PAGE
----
Interdisciplinary Collaboration

Partnering to Advance the Field

Collaborations within our division, across campus and with other institutions help us improve the understanding and diagnosis of diseases, disabilities and injuries to the body and brain — and translate findings as quickly as possible into effective therapies. Here we highlight some of the innovative, collaborative projects and diverse expertise of our research program.

Enhancing Stroke Outcomes

Our investigators are studying the most effective ways to help patients recover from stroke by designing advanced computer models that inform new approaches to neurological therapy. Learn more:

Understanding Chronic Pain

Our studies of the neural and behavioral underpinnings of chronic and recurrent pain — including low back pain, shoulder pain and pelvic pain — are revealing ways to more effectively treat and ultimately prevent conditions that impact quality of life. Learn more:

Developing Early Interventions for Infants

We are developing measures of neuromotor control in infants to gauge risks of developmental delays as early as possible and to devise new interventions to help the youngest brains thrive. Learn more:

Walking After Stroke

Walking requires a complex blend of brain and body systems, which can be impaired after stroke. Our behavioral and computational approaches are revealing how walking is controlled and adapted and are informing new approaches to improving mobility after stroke. Learn more:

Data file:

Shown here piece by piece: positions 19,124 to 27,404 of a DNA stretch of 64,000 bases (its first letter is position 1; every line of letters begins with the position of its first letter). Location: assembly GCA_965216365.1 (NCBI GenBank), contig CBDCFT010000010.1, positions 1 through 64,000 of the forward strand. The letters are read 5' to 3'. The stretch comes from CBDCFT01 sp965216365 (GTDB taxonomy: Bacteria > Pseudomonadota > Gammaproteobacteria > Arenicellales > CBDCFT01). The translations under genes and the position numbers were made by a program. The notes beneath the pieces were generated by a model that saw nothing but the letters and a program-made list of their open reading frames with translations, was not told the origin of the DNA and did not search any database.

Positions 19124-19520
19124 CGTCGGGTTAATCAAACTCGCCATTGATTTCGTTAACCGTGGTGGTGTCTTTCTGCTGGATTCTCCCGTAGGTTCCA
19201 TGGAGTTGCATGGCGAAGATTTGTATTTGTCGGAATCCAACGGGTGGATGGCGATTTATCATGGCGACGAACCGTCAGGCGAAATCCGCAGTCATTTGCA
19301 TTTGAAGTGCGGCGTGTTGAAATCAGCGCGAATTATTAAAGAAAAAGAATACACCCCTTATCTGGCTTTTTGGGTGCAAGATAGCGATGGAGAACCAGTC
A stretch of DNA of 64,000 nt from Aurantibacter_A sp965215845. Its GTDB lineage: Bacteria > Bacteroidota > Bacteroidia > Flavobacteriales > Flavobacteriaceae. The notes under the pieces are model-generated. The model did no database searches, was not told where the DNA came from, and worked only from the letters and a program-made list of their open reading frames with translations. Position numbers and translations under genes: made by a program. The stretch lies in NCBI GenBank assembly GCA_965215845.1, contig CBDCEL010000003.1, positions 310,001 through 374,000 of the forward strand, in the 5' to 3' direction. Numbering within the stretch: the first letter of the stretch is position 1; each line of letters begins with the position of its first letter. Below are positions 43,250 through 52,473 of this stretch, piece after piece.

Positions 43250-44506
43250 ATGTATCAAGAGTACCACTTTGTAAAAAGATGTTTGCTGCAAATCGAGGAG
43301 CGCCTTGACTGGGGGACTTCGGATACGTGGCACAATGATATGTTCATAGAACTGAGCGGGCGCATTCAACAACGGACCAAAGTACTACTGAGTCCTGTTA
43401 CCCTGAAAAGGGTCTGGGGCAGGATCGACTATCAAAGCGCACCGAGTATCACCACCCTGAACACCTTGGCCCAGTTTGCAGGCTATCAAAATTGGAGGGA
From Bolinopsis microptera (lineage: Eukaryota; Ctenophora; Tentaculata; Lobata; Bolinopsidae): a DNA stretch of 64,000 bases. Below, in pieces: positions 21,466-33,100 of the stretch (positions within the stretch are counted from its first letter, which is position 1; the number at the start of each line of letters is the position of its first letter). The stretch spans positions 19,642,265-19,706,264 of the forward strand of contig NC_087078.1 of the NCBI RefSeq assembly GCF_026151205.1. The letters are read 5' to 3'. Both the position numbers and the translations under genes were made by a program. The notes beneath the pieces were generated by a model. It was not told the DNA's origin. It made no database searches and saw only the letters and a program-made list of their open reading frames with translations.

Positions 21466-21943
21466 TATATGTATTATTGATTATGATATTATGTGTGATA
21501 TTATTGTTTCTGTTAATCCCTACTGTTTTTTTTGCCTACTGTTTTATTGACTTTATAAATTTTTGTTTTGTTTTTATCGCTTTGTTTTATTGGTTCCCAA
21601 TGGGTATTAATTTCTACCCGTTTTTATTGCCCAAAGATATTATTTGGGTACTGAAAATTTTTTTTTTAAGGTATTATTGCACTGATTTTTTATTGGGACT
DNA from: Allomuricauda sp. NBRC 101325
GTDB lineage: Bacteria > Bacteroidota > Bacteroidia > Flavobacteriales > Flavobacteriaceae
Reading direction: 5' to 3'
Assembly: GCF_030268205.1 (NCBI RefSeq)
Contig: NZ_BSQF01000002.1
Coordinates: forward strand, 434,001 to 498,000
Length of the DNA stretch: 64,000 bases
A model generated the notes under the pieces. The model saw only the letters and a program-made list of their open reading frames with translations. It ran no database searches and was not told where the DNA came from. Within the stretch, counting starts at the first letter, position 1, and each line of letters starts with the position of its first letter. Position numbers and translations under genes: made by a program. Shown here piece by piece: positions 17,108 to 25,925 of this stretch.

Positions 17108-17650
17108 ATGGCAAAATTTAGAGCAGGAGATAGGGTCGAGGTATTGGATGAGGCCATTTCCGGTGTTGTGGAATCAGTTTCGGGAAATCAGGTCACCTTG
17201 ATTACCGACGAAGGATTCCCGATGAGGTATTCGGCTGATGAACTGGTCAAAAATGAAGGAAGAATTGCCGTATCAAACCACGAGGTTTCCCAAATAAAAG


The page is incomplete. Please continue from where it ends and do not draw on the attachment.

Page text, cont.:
Boosting Mobility in Parkinson’s Patients

Our researchers are developing a virtual-reality-based training that will give Parkinson’s patients a safe and effective way to relearn walking and other movement skills to improve their functioning in real-world settings. Learn more:

Exercising for Brain Health

Using state-of-the art brain imaging and other measures of cognition, our researchers are investigating how exercise can positively impact brain health and delay cognitive decline in older adults as well as improve brain repair in those suffering from Parkinson’s disease and other neurodegenerative disorders. Learn more:

Preventing Injuries in Athletes

Through a deeper understanding of the bodies and brains of athletes, our researchers are investigating ways to improve athletic training techniques to reduce injuries. Learn more:

Optimizing Athletic Performance

Working with college and professional teams, we are improving understanding of the structures and movements of the arm to reduce injury and improve functioning in athletes who rely on the peak performance of their upper extremities. Learn more:

Mapping Motor Control

By mapping the connectivity of motor areas in the brain, we hope to improve treatments for a range of disorders and disabilities, including incontinence and lower-limb muscle control. Learn more:

Deciphering Demands on Dancers

Neuromechanical and behavioral approaches are allowing us decipher the unique demands on dancers’ bodies — such as repeated jumps, short sprints and extreme ranges of motion — and help dancers overcome constraints on their performances. Learn more:

Achieving Wellness Across the Lifespan

Exercise is important for neuromuscular, biomechanical, psychosocial and cognitive health for all ages. Our investigations are revealing the benefits to older adults of undertaking activities from yoga and resistance training to golf. Learn more: